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MidnightJava
03-04-2006, 10:44 AM
I have some MP3 files that I downloaded via http onto my hard disk. They work fine when I play them directly from the hard disk. But then I copied them to a CD-R disk to play them in my car stereo, and the copies seem to be corrupted. The music plays normally sometimes, but very often (sometimes a few seconds apart, sometimes minutes apart) the music drops out for a few seconds, and then begins again exactly where it left off. Or it may manifest the "skipping" effect I used to hear on phonographs back in the day before CDs.

I replaced the car stereo (because of a different problem) with another unit of the same model, and the behavior is the same. I also get the same problem when I try to play the recorded disk on the computer, using the same drive I recorded it on. I also tried burning the CD using a different computer, and I get the same problem.

I have the feeling that I'm missing something fundamental. Perhaps I'm not using the right sort of blank disk. I'm using some recordable CDs that I bought a year or so ago. They're made by TDK, and they're described as "80 Min 700 MB CD-R". They also have the logo for "Compact Disk Recordable" on them. I remember they were fairly inexpensive. I bought them at CompUSA and have been using them to store data and application files with no problems.

Am I on the right track suspecting that I need better quality disks? If so, what criteria can I use to get blank disks of sufficient quality? Are there other things I can look into to find the cause of the problem I'm experiencing?

-Mark

xoas
03-04-2006, 11:41 AM
There are a variety of factors you can look at.

You could try a different brand of disk. See what your friends use and borrow a few different types. I am assuming that you are burning mp3 discs rather than convertring your mp3 files and burning to them in stadnard CD format (where you could play them on any CD player). If you are trying to convert and burn these to standard audio CD format, then I would encourage you to use disks that are labelled as Music CD-R or Audio CD-R rather than disks labelled as standard CD-R, Data CD-R, or just CD-R.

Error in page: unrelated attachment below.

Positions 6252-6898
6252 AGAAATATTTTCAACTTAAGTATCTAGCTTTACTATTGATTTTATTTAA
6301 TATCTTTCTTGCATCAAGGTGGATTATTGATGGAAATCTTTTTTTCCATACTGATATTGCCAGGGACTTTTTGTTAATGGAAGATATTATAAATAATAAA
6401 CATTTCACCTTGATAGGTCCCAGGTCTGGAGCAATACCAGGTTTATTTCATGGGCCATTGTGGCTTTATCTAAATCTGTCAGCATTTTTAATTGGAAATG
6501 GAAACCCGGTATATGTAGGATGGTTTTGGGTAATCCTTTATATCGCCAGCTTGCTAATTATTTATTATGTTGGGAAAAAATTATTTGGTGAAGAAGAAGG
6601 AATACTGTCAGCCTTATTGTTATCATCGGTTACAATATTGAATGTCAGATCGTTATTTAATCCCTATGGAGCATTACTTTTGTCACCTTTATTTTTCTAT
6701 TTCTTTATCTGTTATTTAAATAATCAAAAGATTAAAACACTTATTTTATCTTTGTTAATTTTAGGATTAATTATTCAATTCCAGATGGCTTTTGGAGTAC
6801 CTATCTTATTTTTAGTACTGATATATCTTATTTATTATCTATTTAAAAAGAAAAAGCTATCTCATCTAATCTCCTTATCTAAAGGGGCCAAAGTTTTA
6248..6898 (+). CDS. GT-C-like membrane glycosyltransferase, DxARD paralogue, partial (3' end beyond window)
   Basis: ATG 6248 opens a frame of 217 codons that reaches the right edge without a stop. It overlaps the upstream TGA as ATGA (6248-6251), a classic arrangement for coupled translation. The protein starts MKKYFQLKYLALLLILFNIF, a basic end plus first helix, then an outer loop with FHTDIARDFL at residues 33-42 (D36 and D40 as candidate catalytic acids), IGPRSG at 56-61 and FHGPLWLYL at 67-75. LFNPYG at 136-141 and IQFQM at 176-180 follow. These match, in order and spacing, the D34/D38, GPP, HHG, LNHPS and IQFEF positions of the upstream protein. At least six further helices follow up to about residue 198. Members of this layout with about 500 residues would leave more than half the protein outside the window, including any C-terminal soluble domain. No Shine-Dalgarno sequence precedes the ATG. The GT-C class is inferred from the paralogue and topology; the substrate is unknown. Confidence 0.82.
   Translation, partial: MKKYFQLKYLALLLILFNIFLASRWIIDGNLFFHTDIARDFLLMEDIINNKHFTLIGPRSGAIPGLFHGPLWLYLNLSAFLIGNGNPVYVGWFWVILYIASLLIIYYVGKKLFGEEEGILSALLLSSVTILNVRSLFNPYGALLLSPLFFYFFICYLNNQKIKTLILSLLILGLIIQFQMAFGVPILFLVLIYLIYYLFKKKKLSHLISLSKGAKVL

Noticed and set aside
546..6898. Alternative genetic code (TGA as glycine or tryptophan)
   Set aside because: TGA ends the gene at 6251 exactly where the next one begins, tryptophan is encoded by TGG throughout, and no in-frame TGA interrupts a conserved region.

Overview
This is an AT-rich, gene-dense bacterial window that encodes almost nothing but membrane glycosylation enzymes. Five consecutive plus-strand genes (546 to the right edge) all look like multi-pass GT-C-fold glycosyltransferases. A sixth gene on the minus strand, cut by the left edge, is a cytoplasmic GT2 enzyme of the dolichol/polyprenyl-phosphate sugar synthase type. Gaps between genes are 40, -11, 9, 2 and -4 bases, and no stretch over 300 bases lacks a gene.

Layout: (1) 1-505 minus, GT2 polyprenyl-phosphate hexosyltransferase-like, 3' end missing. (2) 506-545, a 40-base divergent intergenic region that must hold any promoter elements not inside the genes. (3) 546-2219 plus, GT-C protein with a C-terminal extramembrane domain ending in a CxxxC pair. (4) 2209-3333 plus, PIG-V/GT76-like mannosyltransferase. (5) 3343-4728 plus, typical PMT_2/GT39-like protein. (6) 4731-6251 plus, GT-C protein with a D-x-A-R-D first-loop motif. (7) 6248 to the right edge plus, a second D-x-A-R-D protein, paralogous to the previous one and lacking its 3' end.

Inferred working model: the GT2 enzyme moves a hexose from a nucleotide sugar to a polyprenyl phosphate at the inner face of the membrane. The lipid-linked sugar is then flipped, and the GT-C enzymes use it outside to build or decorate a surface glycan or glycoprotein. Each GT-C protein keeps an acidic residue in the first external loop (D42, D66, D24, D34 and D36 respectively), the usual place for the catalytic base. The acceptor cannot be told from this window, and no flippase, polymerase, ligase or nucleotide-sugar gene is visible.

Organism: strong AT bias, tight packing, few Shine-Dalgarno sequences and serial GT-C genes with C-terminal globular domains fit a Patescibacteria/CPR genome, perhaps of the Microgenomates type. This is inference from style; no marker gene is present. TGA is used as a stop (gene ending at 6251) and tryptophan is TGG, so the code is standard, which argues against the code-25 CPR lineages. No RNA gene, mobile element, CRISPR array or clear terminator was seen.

You could also try lower burning speeds and try to avoid doing anything else on the computer while you are burning.

You might also consider examining your mp3 settings. When I create mp3 cd's for my car, I prefer to use cbr settings to assure that my audio player doesn't mess up on changes in settings.

Finally, I would try taking some measures to see the extent to which your car and/or player might be contributing, as you have already started to do. First, try playing your disk on your computer after burning but before you play them in your car. If you hear the dropouts at this stage it suggests a problem with the burning or maybe with the conversion. If it occurs here, I might use the Preview function in dB CD Writer to preview your tracks before you burn. If those tracks preview OK, then you know the issue is somewherre in your burning process. Burning speed, mp3 settings, choice of disks, or multi-tasking during burning could all be factors.

If the problems only occur after burning and after using the cd's in your car, this would suggest that you might need a better set of shock absorbers, better roads to drive, a new car and/or a better audio player. Obviously these factors are going to be harder to address.

Hope these ideas are helpful. If not, or if you come up with unexpected results, please let us know. I'd be interested in knowing what you find.

Best wishes,
Bill

MidnightJava
03-04-2006, 12:12 PM
Bill,

Thanks for your ideas. I can narrow down the next steps a bit with some answers to questions you posed, and then I wonder if you can clarify a couple of your suggestions.

First of all, I am indeed trying to copy the music as MP3 files, so there's no conversion. Secondly, when I tried burning the CD with my Mac (previously I had used a PC), I tried the newly-created disk right away in my computer, and it failed. So that confirms that the car CD-player is not contributing. (I would say that the problem is more pronounced in the car than in the computer at home, which perhaps suggests tracking problems induced by corrupted data, either while reading or writing).

So I think this leaves the following possibilities from your sugestions.

1. Try other brands of CDs: I don't really run with an MP3 sort of crowd, so I don't know who to ask for CD brands to try. I may just try one that's more expensive as an experiment, on the theory that higher price means higher quality. Or I can call Crutchfield, where I purchased the car stereo, and ask them what they recommend. However, you suggested that I get CDs labeled explicitly as Music or Audio CD-R, if I was trying to convert to standard CD format. Since I'm not, is it still advisable to look for disks identified as being for Music or Audio?